Week ending January 27, 2012
Kellerman, Jonathan. Victims: An Alex Delaware Novel. Ballantine. Feb. 2012. c.352p. ISBN 9780345505712. $28. F
Drawing from insights gained in his clinical work with mentally distressed children, Kellerman pulls the reader into a macabre case of ritualistic slaughter in his 27th Alex Delaware/Milo Sturgis title (following Mystery). After discovering two identically grisly murders, the investigative duo (Delaware is a psychologist, Sturgis an LAPD lieutenant) strive to connect the apparently unrelated victims. As the body count rises, names and experiences from Delaware’s clinical training begin to surface unexpectedly and the case becomes personal.
Verdict Kellerman’s bizarre yet plausible thriller will be a treat for his many fans, who will recognize and appreciate the emphasis upon psychological detail and insight instead of more customary sleuthing terminology. They will also enjoy the smooth repartee between Alex and Milo as they unearth mysterious clues with monstrous and unsettling implications. [Library marketing.]‚ Jerry P. Miller, Cambridge, MA
Rice, Anne. The Wolf Gift. Knopf. Feb. 2012. c.400p. ISBN 9780307595119. $25.95. F
When newspaper reporter Reuben is sent to do a piece on a mansion nestled on the Northern California coast, whose long-missing owner has been ruled dead, he gets caught up in a strange family saga that ultimately leaves him with the wolf gift. Using his new power of transformation into a hybrid human/lupine form, Reuben moves around San Francisco like a furry superhero helping those in mortal danger, while the cops hunting the Man Wolf grow ever more suspicious of him. Rice, whose last book, Of Love and Evil, was an underwhelming metaphysical thriller about angels, returns to the lushly evocative scenery and gothic atmosphere of her vampire novels with great success. She gives her werewolves a new set of rules (e.g., silver bullets have no power; DNA dries up and shrivels to nothing), and her reimagining (is a werewolf bite more of a blessing than a curse?) of a well-worn mythology is fresh and intriguing.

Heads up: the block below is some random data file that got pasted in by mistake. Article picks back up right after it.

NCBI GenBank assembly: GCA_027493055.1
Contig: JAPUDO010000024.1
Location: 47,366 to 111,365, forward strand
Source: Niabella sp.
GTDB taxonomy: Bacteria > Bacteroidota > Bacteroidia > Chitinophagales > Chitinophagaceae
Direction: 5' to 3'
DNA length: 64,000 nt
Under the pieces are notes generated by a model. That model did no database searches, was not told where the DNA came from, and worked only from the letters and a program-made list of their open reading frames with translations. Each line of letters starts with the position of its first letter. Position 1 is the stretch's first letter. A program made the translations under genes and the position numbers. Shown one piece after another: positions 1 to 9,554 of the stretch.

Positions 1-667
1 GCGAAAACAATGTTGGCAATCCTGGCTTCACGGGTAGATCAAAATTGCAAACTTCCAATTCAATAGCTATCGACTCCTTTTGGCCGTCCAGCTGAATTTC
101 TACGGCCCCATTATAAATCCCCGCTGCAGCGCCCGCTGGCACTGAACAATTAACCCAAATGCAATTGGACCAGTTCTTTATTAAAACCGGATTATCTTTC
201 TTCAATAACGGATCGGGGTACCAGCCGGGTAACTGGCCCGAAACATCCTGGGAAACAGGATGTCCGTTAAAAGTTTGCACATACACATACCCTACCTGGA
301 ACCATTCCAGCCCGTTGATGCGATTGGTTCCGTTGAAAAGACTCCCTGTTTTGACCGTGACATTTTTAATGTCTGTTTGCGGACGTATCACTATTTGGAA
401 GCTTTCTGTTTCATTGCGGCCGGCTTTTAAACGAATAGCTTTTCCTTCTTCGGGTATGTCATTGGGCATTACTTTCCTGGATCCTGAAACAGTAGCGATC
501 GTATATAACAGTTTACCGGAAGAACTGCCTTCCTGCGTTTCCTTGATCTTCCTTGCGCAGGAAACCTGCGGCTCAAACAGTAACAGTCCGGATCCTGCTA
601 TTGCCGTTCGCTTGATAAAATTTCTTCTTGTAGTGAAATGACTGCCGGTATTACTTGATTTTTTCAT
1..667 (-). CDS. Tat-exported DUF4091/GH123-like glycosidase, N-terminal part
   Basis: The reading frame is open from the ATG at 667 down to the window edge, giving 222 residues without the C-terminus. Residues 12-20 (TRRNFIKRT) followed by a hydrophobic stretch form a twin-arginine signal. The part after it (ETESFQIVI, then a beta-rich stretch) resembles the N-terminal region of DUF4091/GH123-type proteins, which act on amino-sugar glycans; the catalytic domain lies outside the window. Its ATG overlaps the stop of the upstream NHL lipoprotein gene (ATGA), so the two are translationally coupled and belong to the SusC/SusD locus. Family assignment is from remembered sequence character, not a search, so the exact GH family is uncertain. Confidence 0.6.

Verdict Fans of Rice’s The Vampire Chronicles and The Lives of the Mayfair Witches series should delight in this new saga delivered in the author’s distinctive style. Part creation story, part love story, and all excellent! [See Prepub Alert, 11/9/11.]‚ Amanda Scott, Cambridge Springs P.L., PA
Robotham, Michael. Bleed for Me. Mulholland: Little, Brown. Mar. 2012. c.432p. ISBN 9780316126380. $25.99. F
When 14-year-old Sienna appears at the O’Loughlin home covered in blood, it’s only a short time before her father’s stabbed body is discovered on her bedroom floor. The girl is completely traumatized, but as she is his daughter’s best friend, Joe O’Loughlin tries to save her from murder charges. A clinical psychologist who has worked with the police, Joe understands that many people are not what they seem. He also must confront his own imminent divorce and his ongoing Parkinson’s disease. With the help of Vincent Ruiz, a retired cop, he relentlessly pursues a manipulative teacher, an anti-immigrant neo-Nazi politician, and his own innocence in the face of assault charges.
Verdict Robotham’s decade as an investigative journalist and another as a ghost writer for celebrities serve him well, as he embeds a keen sense of detail into a twisty and fast-moving plot. Both Joe, who knows rather too much about human behavior, and Vincent have appeared in most of Robotham’s six previous works (Shatter; Suspect), and their fans surely will look forward to another psychological thriller. [See Prepub Alert, 8/21/11.]‚ Roland Person, formerly with Southern Illinois Univ. Lib., Carbondale